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Local News

  • Wreaths Across America event is Dec. 13

    National nonprofit Wreaths Across America is working hard to ensure no veteran from Marion County is forgotten this holiday season. At noon on Dec. 13, National Wreaths Across America Day, live, balsam remembrance wreaths will be placed at the headstones of fallen veterans at nearly 1,000 locations across the country and overseas. Locally, a remembrance ceremony will be held at The Lebanon National Cemetery, on this day to ensure that the individuals buried there, who served to protect the freedoms of our country are not, and never will be, forgotten.

  • Breathing easier

    After years of struggling for each and every breath, Cara Brahm got new lungs and a new lease on life on Sept. 8 — two days before her 38th birthday.
    She had been on the waiting list for an organ donation for 11 months.
    "Progressively I got worse with my breathing and my oxygen level. [My] lung function was dropping ... a lot of chores, I just had to stop doing," Brahm said.
    Brahm was diagnosed with cystic fibrosis when she was 10 years old and as it continued to take a toll on her lungs, even simple acts like getting dressed required help.

  • Possible Civil War site identified at local factory

    Many of Lebanon’s connections to the Civil War have been well documented.
    Historic markers note that John Hunt Morgan and his raiders attacked the city multiple times. Gen. George H. Thomas (who has his own statue) had an office downtown, and many Civil War veterans are buried at the Lebanon National Cemetery.
    The train depot that once operated here made Lebanon a strategic point for transporting troops and supplies during the war.
    But some pieces of the city’s Civil War era history are still being uncovered.

  • Health official: Focus on flu, not Ebola

    In spite of all the media attention on the Ebola virus, Kentuckians should be paying more attention to a more likely infection, the flu, according to health officials.
    “Flu season is upon us. We know it’s coming, yet we still have people die in Kentucky every year,” said Pablo Munoz, the director of environment with the Lincoln Trail Health District.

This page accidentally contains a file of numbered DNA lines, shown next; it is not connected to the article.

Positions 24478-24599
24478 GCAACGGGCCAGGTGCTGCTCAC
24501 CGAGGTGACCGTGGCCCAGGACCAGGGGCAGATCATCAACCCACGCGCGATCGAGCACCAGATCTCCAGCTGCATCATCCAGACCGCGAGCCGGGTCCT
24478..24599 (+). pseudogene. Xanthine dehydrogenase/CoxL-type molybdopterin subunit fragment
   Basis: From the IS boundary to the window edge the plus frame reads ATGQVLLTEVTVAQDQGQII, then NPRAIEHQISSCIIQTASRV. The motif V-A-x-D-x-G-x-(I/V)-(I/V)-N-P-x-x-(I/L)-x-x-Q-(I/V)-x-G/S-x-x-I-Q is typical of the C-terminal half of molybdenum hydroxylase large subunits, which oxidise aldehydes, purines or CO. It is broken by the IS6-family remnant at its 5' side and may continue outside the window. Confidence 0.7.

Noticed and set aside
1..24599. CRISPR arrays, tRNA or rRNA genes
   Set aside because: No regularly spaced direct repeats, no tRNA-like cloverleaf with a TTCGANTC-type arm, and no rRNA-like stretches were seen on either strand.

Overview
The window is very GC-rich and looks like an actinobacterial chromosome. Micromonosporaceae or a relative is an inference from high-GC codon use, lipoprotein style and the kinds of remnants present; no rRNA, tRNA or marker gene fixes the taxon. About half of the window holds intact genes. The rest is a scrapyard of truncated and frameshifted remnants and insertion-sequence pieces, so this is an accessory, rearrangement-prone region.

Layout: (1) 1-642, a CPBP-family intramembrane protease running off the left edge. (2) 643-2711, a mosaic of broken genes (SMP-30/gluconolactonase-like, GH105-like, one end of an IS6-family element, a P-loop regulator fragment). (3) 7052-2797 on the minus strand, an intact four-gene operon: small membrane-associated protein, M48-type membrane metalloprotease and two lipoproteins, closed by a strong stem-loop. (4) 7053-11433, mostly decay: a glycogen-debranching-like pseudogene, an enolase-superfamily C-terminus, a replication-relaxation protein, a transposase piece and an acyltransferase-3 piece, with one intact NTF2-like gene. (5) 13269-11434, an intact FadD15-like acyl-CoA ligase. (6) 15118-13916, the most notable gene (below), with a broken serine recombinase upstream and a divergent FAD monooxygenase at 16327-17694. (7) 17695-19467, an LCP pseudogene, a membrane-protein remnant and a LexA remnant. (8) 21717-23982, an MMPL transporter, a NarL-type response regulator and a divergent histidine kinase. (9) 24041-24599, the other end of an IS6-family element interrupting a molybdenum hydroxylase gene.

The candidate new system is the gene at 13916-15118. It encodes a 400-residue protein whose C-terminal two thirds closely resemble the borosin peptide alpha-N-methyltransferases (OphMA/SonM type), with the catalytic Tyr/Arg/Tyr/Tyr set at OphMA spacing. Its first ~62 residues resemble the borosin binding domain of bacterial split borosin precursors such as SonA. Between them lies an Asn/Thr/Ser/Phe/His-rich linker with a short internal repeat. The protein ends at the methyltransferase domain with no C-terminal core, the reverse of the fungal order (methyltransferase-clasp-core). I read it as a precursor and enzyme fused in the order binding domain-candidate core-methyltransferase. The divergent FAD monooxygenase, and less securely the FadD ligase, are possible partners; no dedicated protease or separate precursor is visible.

According to the Centers for Disease Control, an average of 23,000 people die annually from influenza and more than 200,000 are hospitalized with flu complications.

  • Head above water

    Walking toward a nearly dried up Prather Creek in Loretto, Theresa Hartley reminisces about her childhood home, which used to sit feet away from the creek on Spencer Hamilton Road.
    A cement slab sits on the ground where her family’s garage once stood.
    She can still remember where their dog pen was located on the property. Aside from that, there’s little proof that a home once stood there.

  • Holiday happenings in Lebanon starting Nov. 7

    Christmas arrives in Lebanon on. Nov. 7 this year with a two-day downtown shopping holiday open house. Lebanon celebrates the season throughout November and December with lots of merrymaking and a million lights – moonshine, too.

    Lights, action, Santa!

  • Schools looking forward after test results

    Rather than presenting her regular report, Superintendent Taylora Schlosser turned over her time at the Oct. 28 meeting of the Marion County Board of Education to the district's principals.
    "Now, it's time to talk about next steps," she said.

  • A lifetime of lessons

    Sgt. Phillip Chatigny is a retired Army veteran who has been around the world, and served at Checkpoint Charlie in Berlin, at the demilitarized zone between North and South Korea and even on guard duty at Guantanamo Bay in Cuba.
    But, none of that prepared him to deal with teenagers.
    Chatigny, 50, now serves as the instructor for the JROTC program at Marion County High School. It’s his second career after a 24-year, 10-month, 22-day career in the U.S. Army.
    Chatigny was born in California at Merced Air Force Base.

  • Veterans Day event at cemetery Sunday

    A celebration to honor Veterans Day will be held at the Lebanon National Cemetery at 2 p.m., Sunday, Nov. 9.
    The event will feature the Marion County Veterans Honor Guard, the Marion County High School ROTC and the Marion County High School band.
    This year's guest speaker is Michael Pape, the district director for the U.S. Congressman Ed Whitfield.

  • Steel Magnolias on stage this week